How Twitter Got an App Store: The Oneforty Story (Part 1)
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after that, clients stopped asking about PowerPoint presentations pretty much altogether. “All anyone wanted to know about was Twitter,” she says. So last September, she relaunched Pistachio Consulting as a Twitter-for-business consultancy. “People thought it was crazy, but now there’s hundreds of companies saying, ‘We’re a Twitter marketing firm,’” Fitton says.
The next month, she signed a contract to write Twitter For Dummies. Both in writing the book and in her consulting, the question of what were the best Twitter apps kept coming up. “It’s a totally unanswerable question,” Fitton says. It depends on who the person is, what they are trying to do, and so on. But her mind was primed, so to speak.
So one day she was sitting at her desk—she rents her Brighton space from Shift Communications, a high-tech PR firm—working on her Top 10 Twitter Apps chapter, when the lightbulb went off. She went on her unfruitful search to share the news with a friend, and then came back and tried to forget it—but as you already know, that was like trying to take back a tweet.
It would take at least two other key events to bring Fitton to where she is now, a startup CEO, a hot commodity on both coasts, closing a funding round for her new company.
First, she got a taste of e-commerce on Twitter. More accurately, she helped pioneer e-commerce on Twitter. This all happened in part because Fitton has always had what she calls a love-hate relationship with the sliver of fame Twitter has brought her (she calls it “femto fame,” with femto being “nine orders of magnitude smaller than micro.”) At the time, she had about 12,000 followers, and was already quite well known in social media circles. This was good for her career, of course. At the same time, she says, “I’m not a big, ‘Let me go be a celebrity’ type of personality.”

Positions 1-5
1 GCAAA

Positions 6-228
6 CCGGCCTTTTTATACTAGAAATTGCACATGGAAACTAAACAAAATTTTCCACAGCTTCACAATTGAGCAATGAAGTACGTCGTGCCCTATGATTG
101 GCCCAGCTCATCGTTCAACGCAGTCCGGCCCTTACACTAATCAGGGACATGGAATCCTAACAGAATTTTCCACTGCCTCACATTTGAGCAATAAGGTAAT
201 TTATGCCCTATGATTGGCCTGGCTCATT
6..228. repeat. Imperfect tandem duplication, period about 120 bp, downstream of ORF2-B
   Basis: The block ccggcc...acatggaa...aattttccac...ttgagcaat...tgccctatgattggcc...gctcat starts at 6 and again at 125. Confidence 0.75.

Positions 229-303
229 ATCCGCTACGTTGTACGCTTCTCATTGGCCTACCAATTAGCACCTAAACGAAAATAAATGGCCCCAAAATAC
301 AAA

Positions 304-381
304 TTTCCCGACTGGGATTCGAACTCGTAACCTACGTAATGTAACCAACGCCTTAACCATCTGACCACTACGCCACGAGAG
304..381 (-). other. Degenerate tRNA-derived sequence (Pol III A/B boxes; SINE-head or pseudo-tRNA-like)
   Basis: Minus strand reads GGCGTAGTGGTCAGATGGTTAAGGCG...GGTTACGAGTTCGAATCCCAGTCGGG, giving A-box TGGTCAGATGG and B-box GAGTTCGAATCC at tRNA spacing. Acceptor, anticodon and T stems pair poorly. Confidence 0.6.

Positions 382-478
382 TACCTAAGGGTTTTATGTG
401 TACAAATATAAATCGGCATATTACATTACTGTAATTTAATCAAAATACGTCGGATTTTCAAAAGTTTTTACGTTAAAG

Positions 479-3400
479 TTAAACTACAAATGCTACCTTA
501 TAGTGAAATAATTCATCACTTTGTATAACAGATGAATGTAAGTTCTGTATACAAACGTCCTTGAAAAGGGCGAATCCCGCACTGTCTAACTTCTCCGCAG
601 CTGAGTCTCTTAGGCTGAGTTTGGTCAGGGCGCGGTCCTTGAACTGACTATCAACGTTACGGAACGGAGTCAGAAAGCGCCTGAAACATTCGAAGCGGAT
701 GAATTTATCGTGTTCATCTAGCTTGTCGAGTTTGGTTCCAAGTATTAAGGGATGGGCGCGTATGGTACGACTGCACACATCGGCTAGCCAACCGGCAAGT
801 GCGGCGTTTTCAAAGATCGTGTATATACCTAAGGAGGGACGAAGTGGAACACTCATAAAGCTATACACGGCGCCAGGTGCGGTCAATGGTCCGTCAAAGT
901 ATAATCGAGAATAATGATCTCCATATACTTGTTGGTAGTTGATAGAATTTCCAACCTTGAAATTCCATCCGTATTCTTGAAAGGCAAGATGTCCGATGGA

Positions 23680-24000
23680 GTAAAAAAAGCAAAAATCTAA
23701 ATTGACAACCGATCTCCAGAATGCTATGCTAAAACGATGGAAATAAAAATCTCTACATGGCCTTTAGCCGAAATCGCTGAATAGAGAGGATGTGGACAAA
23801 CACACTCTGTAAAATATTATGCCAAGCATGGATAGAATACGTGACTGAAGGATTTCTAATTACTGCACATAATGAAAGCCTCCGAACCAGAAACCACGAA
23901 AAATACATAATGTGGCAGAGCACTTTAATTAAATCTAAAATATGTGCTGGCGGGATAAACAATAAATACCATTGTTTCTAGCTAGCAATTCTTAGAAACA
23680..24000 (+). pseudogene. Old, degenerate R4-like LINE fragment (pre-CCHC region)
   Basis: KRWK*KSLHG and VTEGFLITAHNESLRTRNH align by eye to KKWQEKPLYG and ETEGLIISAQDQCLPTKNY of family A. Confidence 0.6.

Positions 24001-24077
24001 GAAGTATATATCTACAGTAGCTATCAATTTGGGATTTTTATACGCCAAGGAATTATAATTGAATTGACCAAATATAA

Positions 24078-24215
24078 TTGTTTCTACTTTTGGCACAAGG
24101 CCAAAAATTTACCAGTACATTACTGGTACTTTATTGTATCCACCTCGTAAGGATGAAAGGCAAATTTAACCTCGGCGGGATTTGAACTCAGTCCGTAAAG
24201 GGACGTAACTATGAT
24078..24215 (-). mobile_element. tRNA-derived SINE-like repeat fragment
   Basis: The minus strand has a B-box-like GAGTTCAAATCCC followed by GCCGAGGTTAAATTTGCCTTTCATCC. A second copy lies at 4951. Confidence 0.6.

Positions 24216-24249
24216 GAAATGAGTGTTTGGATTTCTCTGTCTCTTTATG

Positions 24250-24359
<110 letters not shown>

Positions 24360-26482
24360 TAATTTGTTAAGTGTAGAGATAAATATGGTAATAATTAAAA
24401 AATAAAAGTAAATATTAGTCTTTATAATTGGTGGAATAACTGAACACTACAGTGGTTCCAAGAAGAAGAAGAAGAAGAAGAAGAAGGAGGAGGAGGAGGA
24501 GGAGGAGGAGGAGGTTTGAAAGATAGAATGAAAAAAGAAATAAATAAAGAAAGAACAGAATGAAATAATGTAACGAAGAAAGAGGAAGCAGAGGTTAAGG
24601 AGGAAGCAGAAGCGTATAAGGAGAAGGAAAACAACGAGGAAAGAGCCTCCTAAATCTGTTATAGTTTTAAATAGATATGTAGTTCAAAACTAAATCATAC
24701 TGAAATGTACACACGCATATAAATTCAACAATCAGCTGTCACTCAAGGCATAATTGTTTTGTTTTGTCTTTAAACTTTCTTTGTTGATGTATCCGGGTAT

Christmas was approaching. It was a kind of slow time. She and her husband had separated earlier in the year, her parents had gone to Florida for the holidays, her business (a lot of it with New York advertising media) was feeling the effects of the economy. Fitton decided that she should do something to put her femto fame to good use. “What is the point of having all these followers if I can’t accomplish anything with it?” is how she explains her reasoning.
She zeroed in on the problem of fresh water in emerging countries. Some 5,000 children die each day because they don’t have clean drinking water, Fitton says. “It’s like a human rights issue as far as I’m concerned.” She was an admirer of a group called Charity: water that works to bring clean water to people in developing countries. So Fitton decided to create her own movement called Well Wishes (@wellwishes) to raise money for Charity: water. She set the goal of raising $25,000—an average of roughly $2 from each of her followers.
She started her Well Wishes campaign last December 19. She got a boost when Ariana Huffington pointed to it on Christmas Day in the Huffington Post. And on January 21, Fitton’s birthday, she hit her $25,000 target. “It was awesome,” says Fitton.
More to the point for oneforty, the Well Wishes campaign involved what Fitton calls the “first large-scale exchange of currency right on Twitter.” She used the now-defunct Tipjoy, a Y Combinator company based in Arlington, MA, to allow people to tweet money to Well Wishes. Some $5,000 came in through PayPal, she says, but the remaining $20,000 came in through Twitter. And that was really important. It helped her to realize, Fitton says: “Transactions and a real economy are definitely coming to Twitter.”
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